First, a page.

In 2012, Zappos.com, an online retailer belonged to Amazon, revealed details about its massive data breach that affected 24 million of customers. The hackers got unauthorized access to the company’s data center located in Kentucky. The compromised data included personal information, credit card numbers, and encrypted account credentials. One of the website customers even filled a lawsuit for the potential personal and financial harm.

7. Dropbox

In 2012, Dropbox accounts were compromised as a result of a spam attack. After hijacking usernames and passwords from other accounts, attackers used them to sign in to Dropbox accounts. Hackers also used stolen credentials to access an employee Dropbox account with the company’s client’s emails. Dropbox informed their users about the data breach and recommended to select new passwords. However, the consequences of this breach appeared in 2016 when hackers offered video-news site Vocative to buy 68 million Dropbox passwords for $1,100.

8. Apple iCloud

When in 2014, the nude photos of Kate Upton and Jennifer Lawrence spread over the Internet, celebrities thought that their phones were hacked. However, the source of data appeared to be the iCloud servers that backed up users images. The company conducted an investigation and revealed that the cloud servers were not compromised. Apple recommended its customers to use more secure passwords. Lately, a Chinese web monitoring group discovered that hackers arranged a man-in-the-middle attack to steal user credentials, messages, and photos.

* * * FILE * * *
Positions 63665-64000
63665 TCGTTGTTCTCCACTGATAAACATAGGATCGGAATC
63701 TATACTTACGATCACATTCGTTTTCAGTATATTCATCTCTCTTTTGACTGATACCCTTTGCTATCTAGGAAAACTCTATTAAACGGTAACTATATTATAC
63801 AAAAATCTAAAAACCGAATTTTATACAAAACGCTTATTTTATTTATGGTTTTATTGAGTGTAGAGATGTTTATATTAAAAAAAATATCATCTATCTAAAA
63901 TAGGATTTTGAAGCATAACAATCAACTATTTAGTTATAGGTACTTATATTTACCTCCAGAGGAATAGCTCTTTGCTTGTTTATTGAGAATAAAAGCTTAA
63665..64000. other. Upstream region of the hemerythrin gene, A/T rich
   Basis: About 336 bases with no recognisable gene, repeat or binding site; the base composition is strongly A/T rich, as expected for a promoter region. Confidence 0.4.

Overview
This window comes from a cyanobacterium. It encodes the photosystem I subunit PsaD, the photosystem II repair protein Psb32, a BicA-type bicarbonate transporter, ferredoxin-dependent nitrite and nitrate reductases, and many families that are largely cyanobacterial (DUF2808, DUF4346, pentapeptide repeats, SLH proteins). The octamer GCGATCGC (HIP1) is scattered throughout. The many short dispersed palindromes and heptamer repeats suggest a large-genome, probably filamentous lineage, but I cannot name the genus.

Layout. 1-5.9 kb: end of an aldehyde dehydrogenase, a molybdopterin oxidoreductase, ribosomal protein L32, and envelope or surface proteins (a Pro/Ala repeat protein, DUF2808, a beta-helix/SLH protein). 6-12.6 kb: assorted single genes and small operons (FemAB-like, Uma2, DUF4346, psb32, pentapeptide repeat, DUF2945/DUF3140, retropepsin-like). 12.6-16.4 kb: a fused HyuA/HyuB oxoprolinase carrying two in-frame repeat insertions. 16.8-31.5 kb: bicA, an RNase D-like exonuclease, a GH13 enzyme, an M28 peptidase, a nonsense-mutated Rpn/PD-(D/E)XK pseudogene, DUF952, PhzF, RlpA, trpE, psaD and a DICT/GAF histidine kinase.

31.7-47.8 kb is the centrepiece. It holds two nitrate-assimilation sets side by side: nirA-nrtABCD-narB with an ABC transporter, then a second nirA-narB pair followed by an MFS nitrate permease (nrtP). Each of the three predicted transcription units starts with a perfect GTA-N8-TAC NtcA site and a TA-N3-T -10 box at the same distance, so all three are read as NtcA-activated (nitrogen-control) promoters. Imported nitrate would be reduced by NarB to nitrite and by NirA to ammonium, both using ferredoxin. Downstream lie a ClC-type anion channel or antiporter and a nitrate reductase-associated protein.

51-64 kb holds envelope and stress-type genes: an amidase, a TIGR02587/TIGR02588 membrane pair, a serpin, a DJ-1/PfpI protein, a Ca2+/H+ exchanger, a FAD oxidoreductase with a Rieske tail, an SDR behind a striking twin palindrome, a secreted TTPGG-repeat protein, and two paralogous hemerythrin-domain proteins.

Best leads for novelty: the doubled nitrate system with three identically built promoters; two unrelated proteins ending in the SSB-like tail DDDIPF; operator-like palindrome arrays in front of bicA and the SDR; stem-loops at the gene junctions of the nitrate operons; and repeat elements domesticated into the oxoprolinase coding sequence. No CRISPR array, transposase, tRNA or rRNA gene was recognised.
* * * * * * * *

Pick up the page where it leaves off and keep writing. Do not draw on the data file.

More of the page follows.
9. Sony PlayStation Network

Sony data breach was one of the largest in the history as of 2008. Arranging a successful SQL injection attack on the company’s website, hackers gained unauthorized access to the subscriber’s personal information. Another attack on PlayStation Network and Qriocity services was arranged in 2011, but the company informed their subscribers about it only in a week after it abruptly cut access to its services. The company had a 77 million global subscriber database that included information about account credentials, home addresses, birth dates, and credit card data.

10. Yahoo

In 2017, Yahoo was revealed of becoming a victim of a massive cyber attack that compromised nearly three billion accounts with data about user’s names, telephone numbers, emails, and dates of birth. The breach occurred in 2013 and was allegedly arranged by an “unauthorized third party.” Another security incident with Yahoo was in 2014 when a “state-sponsored actor” stolen credentials of more than 500 million accounts. However, most of the passwords were encrypted and hashed with irreversible mathematical algorithms.
Conclusion
Cloud technologies can benefit businesses with optimized performance and costs, but the cloud security is now the biggest challenges in IT industry. While cloud providers constantly release security patches, cloud systems are still susceptible to attacks on web applications, account hijacking, and malware injection. Therefore, cloud users and cloud service providers should also think about taking security measures for the cloud. Only a shared responsibility for security in the cloud can help us take the full advantage of cloud opportunities.